A main point of the Pesach Seder is to remember the story of Yetziat Mitzrayim and to tell it to the children, as the Pasuk states (Shemot 13:8): “Vehigadeta Levincha Bayom Hahu,” “And you shall tell your son on that day.” The Seder is a good time to reflect on Hashem and Yetziat Mitzrayim and to appreciate everything that Hashem has done for us.
Rabbi Raphael B. Butler comments that it is interesting that the telling of the story begins with Avadim Hayinu, the slavery, and not the redemption. Why is the slavery the beginning of the story and not the redemption? It is true that learning about the slavery gives us many insights to Jewish life in Egypt; we discover facts such as that the Jews did not change their names to Egyptian names so that they would not assimilate into Egyptian culture. But should this be the central focus of the night? Isn’t the focus of the night supposed to be on the redemption?
Rabbi Butler then answers his question with the following thought. As the Sfat Emet teaches, on the Seder night, we are supposed to think about the reason for which Hashem sent us to Egypt in the first place. We need to begin our telling of the story of Yetziat Mitzrayim with the pain and slavery, because without the pain and slavery, we would never have become Hashem’s chosen nation. If we, living in the twenty-first century, would have been in Mitzrayim during the time of slavery, we probably would have yelled out to Hashem and asked why He caused us to be enslaved. What we would not realize is that the redemption has to start through pain and suffering.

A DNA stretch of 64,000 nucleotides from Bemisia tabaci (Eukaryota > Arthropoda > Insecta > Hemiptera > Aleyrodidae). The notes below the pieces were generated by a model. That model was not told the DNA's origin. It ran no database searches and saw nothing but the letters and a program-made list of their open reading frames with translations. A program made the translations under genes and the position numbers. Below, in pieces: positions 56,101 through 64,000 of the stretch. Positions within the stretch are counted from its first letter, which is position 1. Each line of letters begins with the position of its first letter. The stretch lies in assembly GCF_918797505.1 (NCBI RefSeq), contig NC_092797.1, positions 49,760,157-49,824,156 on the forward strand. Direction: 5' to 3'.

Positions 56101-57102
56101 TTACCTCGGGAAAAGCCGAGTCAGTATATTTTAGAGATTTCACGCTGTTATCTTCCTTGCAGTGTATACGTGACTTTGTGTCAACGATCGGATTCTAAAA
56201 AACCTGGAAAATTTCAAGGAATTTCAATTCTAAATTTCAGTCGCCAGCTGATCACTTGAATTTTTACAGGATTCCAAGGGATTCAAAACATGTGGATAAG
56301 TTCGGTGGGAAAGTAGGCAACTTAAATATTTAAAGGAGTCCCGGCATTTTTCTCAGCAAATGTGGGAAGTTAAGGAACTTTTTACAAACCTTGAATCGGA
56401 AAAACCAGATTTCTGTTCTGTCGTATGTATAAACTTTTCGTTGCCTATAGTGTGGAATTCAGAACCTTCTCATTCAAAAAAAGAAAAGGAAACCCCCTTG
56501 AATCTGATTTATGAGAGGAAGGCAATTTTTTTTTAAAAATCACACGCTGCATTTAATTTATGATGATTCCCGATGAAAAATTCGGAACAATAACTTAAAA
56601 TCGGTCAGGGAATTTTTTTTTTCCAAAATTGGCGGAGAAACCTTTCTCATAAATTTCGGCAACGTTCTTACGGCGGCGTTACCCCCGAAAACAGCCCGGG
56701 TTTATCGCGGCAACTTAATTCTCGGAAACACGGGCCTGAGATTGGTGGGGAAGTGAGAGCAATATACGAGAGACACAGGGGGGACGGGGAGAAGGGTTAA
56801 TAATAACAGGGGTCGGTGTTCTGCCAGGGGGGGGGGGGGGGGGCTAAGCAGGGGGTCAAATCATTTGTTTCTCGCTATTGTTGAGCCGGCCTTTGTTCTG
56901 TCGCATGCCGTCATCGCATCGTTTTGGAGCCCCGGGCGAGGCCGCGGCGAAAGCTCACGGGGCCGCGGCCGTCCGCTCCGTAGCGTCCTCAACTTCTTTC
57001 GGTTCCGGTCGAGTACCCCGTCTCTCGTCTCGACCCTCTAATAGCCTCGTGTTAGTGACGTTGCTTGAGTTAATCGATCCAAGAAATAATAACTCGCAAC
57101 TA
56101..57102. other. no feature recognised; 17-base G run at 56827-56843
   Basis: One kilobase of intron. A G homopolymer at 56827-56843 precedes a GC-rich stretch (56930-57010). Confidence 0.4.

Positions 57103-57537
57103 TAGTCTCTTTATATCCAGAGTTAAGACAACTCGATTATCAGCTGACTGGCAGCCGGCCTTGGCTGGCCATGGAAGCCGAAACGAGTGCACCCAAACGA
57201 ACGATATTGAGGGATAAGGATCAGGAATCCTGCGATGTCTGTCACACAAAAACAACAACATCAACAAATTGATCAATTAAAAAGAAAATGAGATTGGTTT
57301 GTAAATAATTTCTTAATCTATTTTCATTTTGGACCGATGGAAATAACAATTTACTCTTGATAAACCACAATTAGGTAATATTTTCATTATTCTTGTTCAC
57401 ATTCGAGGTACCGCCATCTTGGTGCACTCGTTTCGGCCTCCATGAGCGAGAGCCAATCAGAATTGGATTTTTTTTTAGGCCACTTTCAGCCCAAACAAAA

A certain Torah scholar mentioned that he spends much of his time remembering his slavery and pain in Europe during World War Two. At his Seder, he always recalls the family that he built and the life that he continued from the ruins of Europe. It is important to dwell both on the suffering and the redemption, because it is only through suffering that we can have redemption. We needed Mitzrayim to have Yetziat Mitzrayim.